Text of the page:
Knowledge Cards work very much in the same way as the Knowledge Panel. The information is once again extracted from human-edited sources such as Wikipedia and data partnerships with Google.
This snippet is often shown for data-related searches in Google’s continual search for stats to provide users with the information they need quickly.
Although it’s almost impossible to gain a top-ranking position for searches with this snippet, it’s good to know which search queries Google show the Knowledge Card so you can prioritise optimisation of other search terms instead.
6. Image Pack
The Image Pack is displayed when searches indicate the need for visual content (i.e. if you’re searching for animals). The results are displayed as a collection of thumbnail images, usually above organic search results. In addition, there is an option to click through to a wider collection of images in Google’s image search.
The ranking rules for Image Packs differ from the traditional organic algorithm, and there are many ways to optimise your images to appear in the pack:
- Include search term in the file name and title
- Optimised image size
- Optimised alt tag with target search term
- Use hyphens (-) as a naming convention rather than an
7. Local Pack
The Local Pack is served for queries which Google deems to have local intent (i.e. Hairdressers in Harrogate). The pack will typically include the top three locations alongside the company name, reviews or ratings and the all-important address.
These sorts of searches typically dominate a large proportion of the SERPs, particularly on mobile.
Local SEO optimisation is essential here and most important to those businesses with brick-and-mortar locations.
8. Local Teaser
Like the Local Pack, the teaser is mainly served for searches on hotels and restaurants and those browsing for options in the local area. The top results are accompanied by a map and any other additional information such as reviews and ratings, opening hours, prices, etc.
Again, undertaking Local SEO puts your business on the map and helps you be found by the people closest to you.
9. Top Stories (News)
Taken from Google News, the Top Stories featured time-sensitive news pieces and newsworthy topics. The option to ‘read more news’ takes you to the full list of Google’s latest news on the search.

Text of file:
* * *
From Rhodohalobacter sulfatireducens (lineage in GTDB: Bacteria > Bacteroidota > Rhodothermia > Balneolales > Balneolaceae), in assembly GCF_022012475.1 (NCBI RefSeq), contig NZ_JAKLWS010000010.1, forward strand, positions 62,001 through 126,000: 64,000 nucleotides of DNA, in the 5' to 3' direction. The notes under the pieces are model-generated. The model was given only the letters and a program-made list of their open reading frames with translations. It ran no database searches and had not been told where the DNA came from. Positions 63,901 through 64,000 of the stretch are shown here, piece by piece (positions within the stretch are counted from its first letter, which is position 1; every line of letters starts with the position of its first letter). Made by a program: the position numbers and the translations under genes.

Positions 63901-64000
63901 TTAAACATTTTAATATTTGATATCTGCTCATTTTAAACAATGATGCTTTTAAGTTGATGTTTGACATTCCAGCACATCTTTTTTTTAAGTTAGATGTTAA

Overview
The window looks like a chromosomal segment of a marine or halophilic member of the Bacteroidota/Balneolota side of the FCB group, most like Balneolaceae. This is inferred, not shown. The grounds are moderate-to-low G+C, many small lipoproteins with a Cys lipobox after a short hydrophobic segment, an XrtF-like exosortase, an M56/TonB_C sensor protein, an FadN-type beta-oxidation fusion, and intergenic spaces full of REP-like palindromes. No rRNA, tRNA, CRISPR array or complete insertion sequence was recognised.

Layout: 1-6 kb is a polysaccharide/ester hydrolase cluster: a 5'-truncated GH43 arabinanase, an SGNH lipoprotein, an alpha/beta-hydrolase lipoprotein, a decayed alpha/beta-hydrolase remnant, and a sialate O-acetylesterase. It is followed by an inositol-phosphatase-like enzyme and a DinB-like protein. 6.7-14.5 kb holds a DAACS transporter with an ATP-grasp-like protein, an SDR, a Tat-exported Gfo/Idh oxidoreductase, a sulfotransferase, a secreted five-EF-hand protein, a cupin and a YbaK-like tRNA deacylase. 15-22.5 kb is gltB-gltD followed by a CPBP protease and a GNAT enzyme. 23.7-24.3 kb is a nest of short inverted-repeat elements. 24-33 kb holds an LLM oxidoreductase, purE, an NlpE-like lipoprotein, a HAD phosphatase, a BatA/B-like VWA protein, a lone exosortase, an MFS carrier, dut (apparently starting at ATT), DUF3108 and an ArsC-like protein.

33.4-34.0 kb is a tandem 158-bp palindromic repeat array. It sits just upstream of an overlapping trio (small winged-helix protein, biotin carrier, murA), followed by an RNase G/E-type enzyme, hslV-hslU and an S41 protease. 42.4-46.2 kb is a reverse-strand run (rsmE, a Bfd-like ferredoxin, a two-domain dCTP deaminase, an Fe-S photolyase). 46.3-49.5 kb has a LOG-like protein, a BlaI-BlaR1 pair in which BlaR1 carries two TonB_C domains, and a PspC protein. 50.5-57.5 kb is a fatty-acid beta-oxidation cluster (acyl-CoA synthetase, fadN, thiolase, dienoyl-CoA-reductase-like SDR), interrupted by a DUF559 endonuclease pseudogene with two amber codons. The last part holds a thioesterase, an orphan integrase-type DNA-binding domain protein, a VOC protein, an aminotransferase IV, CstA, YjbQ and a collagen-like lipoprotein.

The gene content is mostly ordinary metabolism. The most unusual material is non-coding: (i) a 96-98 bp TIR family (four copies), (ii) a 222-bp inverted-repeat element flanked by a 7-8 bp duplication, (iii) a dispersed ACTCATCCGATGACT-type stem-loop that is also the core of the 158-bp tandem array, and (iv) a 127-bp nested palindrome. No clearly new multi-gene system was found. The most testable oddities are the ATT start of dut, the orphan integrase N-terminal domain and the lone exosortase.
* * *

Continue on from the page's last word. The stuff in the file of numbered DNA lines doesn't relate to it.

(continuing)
Most websites and pages qualify to rank in the Top Stories snippet if they adhere to the Google News submission regulations. These snippets are great for publications, press releases and other related news sources.
Video results appear as thumbnails at the top of SERPs and are taken mainly from YouTube. The favoured result for those searching for tutorials, the top three relevant videos are shown with the option to scroll along without leaving the original search page until you’ve found a favourite.
To feature in the Video snippet, optimisation of your YouTube videos and channel, in general, is required. Much like Meta Data, consider SEO best practices for titles, descriptions and tags and ensure relevant search terms are used.
Reviews and rating data are often displayed alongside products, hotels, restaurants, recipes and other results to offer more credible listings.
The reviews are often shown in between the organic search results (between the destination URL and the snippet). As you may expect, results with positive review snippets benefit from a much higher click-through rate.
Google’s regulations on which results are eligible for the reviews snippet vary by industry and sector. However, adding schema markup on your website can encourage the reviews snippet to appear.
Tweets are taken directly from the Twitter news feed and displayed directly within the SERPs. They often appear in brand-related searches on searches on people.
While there aren’t any specific SEO best practices to follow, maintaining an active Twitter profile is important. Plug into topical conversations, use relevant hashtags and strengthen your brand awareness with regular, meaningful tweets.
Tracking and utilising SERP features are just one of the many ways we monitor and interrogate the content strategies we outline for our clients. Delivering informative and personalised content that speaks to the right people and provides the right answer to their queries will ultimately help convert potential customers. Find out more about our content marketing expertise and see how your pages can rise the ranks too.